liar and a cheat .
Ofcom also noted the various other comments set out in the Introduction to this finding. It was Ofcom's view that the use of such terms and references when taken together amounted to abusive treatment of the religious views and beliefs of
members of the Ahmadiyya community.
Further, it is Ofcom's opinion that it was a serious compliance failing that the broadcaster was not aware of its responsibilities in terms of Rule 4.2 of the Code. Consequently the broadcaster did not identify nor take action during the live
broadcasts to curtail the abusive nature of the comments about Ahmadis being made by a number of the contributors.
In addition, it is Ofcom's view that neither of the two presenters featured on the three programmes exercised a proper degree of moderation or fairness, when handling the telephone calls from individuals and the responses from the scholars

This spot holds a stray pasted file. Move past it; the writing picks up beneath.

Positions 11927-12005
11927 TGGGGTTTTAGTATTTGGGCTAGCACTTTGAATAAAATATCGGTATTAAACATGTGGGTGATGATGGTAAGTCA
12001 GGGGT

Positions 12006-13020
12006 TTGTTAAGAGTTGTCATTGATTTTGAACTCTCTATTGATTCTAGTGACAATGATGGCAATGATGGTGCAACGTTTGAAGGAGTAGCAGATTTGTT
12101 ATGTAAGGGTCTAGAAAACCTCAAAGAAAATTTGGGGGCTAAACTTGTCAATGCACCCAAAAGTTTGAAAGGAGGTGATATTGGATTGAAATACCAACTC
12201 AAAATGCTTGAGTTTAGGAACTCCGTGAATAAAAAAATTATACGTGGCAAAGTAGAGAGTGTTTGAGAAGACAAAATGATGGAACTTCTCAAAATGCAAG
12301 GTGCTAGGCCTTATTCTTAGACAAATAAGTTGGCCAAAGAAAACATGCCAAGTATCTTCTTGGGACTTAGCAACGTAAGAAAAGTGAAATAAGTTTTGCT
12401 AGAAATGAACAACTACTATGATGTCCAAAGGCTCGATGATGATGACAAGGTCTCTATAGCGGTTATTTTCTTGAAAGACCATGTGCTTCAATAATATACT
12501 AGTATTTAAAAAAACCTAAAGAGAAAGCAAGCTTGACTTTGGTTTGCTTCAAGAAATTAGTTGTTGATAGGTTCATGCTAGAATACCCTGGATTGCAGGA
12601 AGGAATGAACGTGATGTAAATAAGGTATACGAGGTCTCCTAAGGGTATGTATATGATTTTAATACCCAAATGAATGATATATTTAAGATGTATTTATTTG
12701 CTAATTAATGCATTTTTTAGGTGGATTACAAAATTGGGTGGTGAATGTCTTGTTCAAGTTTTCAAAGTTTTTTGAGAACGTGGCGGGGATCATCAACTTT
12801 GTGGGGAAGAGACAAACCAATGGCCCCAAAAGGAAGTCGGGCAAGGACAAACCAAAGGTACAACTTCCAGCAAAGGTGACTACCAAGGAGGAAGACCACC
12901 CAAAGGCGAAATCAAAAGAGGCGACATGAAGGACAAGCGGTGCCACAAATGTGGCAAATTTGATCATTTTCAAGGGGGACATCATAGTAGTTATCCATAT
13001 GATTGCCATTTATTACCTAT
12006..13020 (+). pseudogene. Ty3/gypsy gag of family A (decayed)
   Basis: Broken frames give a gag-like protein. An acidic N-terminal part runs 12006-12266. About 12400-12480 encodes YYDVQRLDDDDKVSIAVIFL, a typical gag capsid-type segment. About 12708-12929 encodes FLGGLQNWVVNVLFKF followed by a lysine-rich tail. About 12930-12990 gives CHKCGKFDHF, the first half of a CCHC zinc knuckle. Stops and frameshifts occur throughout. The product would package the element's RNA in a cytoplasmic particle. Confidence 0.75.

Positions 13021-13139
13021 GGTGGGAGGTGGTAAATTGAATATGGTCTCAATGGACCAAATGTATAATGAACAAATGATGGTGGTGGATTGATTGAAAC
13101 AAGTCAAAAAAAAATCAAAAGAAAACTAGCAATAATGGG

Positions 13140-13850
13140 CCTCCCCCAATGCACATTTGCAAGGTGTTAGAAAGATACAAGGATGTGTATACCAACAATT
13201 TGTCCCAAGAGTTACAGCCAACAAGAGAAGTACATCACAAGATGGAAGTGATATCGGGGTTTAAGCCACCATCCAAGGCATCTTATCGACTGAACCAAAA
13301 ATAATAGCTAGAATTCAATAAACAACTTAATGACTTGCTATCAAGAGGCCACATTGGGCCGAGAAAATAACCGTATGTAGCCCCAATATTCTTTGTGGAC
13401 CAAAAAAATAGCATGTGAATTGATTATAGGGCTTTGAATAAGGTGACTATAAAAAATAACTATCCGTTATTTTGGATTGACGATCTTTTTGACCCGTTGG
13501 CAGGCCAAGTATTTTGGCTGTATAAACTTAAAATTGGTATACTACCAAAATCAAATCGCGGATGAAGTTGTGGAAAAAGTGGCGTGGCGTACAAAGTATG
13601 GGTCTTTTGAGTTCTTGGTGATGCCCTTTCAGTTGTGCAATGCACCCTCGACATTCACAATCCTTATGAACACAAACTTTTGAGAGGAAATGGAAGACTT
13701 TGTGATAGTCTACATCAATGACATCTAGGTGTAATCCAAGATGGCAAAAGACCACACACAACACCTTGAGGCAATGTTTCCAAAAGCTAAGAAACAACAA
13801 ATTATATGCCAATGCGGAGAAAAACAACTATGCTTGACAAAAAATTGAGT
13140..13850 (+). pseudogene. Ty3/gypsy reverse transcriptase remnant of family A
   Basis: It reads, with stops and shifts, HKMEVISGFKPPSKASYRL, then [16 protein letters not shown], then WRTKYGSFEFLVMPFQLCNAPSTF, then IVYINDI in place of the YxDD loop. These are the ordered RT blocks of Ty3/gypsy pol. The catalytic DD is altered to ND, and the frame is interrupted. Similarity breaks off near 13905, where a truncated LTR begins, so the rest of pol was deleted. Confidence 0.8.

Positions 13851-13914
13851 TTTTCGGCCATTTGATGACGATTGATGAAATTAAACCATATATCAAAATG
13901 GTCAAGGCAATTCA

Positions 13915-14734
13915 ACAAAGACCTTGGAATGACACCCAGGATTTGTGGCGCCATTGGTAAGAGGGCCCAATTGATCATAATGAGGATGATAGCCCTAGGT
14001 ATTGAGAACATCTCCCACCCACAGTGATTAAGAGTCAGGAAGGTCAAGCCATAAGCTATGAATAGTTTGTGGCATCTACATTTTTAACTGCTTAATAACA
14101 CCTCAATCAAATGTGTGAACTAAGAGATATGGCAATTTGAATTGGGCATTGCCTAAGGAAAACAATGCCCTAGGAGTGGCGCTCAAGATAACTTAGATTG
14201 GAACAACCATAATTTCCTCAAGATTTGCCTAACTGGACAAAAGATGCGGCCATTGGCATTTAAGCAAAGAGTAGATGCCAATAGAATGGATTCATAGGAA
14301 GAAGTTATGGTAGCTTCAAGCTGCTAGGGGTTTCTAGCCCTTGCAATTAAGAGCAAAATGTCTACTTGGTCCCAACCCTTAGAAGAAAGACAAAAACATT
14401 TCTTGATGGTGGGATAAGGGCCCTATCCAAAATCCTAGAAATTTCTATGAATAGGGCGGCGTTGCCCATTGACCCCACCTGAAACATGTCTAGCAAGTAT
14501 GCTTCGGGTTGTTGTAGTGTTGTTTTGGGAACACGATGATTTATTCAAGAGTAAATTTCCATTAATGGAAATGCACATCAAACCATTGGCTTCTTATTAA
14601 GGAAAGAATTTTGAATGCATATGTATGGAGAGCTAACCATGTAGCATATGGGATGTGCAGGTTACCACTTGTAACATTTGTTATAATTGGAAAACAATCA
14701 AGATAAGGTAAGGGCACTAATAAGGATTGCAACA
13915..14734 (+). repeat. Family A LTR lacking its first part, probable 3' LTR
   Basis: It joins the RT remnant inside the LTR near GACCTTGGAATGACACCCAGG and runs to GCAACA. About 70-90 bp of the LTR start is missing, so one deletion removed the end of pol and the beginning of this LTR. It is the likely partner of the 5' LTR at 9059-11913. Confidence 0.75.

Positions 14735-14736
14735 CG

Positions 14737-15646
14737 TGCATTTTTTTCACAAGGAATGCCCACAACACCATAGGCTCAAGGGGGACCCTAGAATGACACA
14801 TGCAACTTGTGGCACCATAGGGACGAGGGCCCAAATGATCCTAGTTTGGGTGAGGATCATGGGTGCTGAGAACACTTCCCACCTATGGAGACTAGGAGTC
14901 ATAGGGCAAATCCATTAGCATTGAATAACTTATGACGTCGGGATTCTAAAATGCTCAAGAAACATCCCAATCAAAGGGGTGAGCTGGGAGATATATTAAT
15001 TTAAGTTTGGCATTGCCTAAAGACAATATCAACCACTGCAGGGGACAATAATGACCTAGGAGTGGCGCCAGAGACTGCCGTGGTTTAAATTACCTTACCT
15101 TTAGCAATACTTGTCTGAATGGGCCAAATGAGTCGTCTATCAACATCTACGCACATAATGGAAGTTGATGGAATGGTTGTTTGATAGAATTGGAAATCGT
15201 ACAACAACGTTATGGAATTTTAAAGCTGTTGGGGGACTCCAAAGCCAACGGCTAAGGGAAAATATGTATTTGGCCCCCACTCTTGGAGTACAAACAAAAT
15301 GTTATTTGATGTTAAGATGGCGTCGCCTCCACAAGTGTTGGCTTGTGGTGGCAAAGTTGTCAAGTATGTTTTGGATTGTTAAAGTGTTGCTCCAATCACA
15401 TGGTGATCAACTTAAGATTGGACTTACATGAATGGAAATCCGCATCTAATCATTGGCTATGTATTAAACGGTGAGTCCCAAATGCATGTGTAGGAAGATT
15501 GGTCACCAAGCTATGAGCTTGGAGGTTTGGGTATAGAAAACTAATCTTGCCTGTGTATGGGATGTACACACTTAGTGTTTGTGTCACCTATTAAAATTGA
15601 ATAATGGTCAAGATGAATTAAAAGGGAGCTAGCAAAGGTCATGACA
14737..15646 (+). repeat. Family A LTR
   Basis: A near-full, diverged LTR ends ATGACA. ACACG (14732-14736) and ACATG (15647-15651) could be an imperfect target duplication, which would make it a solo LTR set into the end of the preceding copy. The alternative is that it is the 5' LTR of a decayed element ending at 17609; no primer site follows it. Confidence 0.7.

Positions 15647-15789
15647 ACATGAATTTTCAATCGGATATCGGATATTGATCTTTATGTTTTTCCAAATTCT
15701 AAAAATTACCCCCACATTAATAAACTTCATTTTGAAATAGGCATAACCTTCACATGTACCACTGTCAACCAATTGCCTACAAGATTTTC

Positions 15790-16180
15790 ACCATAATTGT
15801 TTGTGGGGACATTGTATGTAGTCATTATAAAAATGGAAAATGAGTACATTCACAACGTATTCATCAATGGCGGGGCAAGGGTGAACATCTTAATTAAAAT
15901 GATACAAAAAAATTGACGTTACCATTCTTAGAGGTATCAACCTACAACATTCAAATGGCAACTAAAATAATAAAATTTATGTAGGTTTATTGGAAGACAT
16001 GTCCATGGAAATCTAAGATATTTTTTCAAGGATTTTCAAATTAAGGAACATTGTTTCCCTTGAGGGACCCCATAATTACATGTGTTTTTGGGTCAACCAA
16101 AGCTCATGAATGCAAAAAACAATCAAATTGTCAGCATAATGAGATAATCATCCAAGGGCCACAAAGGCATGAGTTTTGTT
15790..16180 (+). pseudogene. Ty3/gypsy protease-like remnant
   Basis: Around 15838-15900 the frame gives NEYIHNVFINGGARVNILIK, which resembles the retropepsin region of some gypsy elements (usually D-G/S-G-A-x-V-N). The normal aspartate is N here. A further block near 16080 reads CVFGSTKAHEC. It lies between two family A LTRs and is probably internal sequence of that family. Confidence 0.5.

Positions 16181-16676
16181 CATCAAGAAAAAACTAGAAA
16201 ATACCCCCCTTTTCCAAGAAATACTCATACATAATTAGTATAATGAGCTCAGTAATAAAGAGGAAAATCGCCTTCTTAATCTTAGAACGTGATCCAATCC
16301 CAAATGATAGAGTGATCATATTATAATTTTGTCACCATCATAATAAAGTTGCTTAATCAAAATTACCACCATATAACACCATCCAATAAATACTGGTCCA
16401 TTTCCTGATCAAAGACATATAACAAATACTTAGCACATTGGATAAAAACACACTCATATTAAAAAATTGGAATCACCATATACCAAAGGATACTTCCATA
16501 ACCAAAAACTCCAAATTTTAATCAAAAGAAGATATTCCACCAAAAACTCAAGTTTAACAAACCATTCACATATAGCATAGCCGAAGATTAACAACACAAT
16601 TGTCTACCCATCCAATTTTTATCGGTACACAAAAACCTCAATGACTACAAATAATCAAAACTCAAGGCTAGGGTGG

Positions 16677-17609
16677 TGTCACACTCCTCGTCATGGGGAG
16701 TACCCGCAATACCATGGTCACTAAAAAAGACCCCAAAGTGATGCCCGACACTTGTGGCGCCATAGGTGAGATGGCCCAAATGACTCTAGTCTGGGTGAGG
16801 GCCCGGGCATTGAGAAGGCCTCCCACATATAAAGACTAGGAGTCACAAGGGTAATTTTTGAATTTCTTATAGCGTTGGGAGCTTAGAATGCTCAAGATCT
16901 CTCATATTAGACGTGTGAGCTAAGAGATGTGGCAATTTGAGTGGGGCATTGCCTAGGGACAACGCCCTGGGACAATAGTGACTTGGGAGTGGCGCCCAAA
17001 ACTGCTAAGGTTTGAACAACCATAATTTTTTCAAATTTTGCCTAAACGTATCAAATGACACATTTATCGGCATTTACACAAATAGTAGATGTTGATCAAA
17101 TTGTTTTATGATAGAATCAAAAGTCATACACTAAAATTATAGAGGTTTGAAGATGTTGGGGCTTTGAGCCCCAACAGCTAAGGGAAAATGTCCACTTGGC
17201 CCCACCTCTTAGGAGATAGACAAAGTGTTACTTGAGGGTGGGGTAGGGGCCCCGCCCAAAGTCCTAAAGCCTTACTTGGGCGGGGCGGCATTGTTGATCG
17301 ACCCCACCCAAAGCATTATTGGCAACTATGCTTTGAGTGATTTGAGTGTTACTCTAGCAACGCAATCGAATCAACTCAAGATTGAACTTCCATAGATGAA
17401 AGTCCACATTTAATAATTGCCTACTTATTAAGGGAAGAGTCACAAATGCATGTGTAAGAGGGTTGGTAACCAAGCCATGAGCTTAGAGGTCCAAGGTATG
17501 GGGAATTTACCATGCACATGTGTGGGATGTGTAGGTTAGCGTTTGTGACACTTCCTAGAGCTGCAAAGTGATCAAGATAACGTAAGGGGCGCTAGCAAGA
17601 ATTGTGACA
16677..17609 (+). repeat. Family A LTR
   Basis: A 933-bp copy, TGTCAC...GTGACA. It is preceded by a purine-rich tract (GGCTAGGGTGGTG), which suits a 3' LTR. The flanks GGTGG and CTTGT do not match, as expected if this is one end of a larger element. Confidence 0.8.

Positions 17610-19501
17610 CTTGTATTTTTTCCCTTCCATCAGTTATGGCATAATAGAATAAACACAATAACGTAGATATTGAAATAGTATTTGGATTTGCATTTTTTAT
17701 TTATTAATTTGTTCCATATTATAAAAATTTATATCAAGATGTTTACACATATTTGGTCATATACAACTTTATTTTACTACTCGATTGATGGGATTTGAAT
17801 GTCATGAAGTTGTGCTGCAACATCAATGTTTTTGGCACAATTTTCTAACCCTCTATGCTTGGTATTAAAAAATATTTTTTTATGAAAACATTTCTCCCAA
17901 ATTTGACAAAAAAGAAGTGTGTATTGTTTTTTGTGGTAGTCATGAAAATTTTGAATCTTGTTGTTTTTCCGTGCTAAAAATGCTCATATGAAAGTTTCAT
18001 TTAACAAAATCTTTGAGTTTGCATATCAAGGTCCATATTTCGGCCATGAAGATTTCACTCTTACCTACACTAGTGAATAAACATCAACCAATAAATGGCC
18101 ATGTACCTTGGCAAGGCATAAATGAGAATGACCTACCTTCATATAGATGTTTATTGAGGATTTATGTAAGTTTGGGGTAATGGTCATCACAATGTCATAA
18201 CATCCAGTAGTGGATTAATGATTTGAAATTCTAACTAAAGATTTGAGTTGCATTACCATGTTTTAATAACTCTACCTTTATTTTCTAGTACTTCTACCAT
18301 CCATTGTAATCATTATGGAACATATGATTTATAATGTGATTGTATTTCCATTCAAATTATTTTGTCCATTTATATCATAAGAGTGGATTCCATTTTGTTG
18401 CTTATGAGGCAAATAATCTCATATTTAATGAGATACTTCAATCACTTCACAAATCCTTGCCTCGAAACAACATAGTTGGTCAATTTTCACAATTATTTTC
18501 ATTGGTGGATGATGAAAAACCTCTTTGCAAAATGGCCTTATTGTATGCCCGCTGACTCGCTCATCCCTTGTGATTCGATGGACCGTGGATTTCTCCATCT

contributing. Ofcom noted that viewers could have perceived the conduct of the presenters as condoning towards the abusive references about the Ahmadi and dismissive towards the Ahmadi callers who contacted the programmes.
Given the points set out above Ofcom considers that the broadcaster was in breach of Rule 4.2. We advise all broadcasters producing religious programmes to ensure that, when discussing the views and beliefs of either followers of the same religion
or followers of other religions, they ensure those views and beliefs are not subject to abusive treatment.
Early Bird Tease Me TV (Freeview),
3 August 2010, 08:00 to 09:00
Earlybird is a televised daytime babe channel programme broadcast on Tease Me TV on Freeview. The licence for the service is held by Bang Media.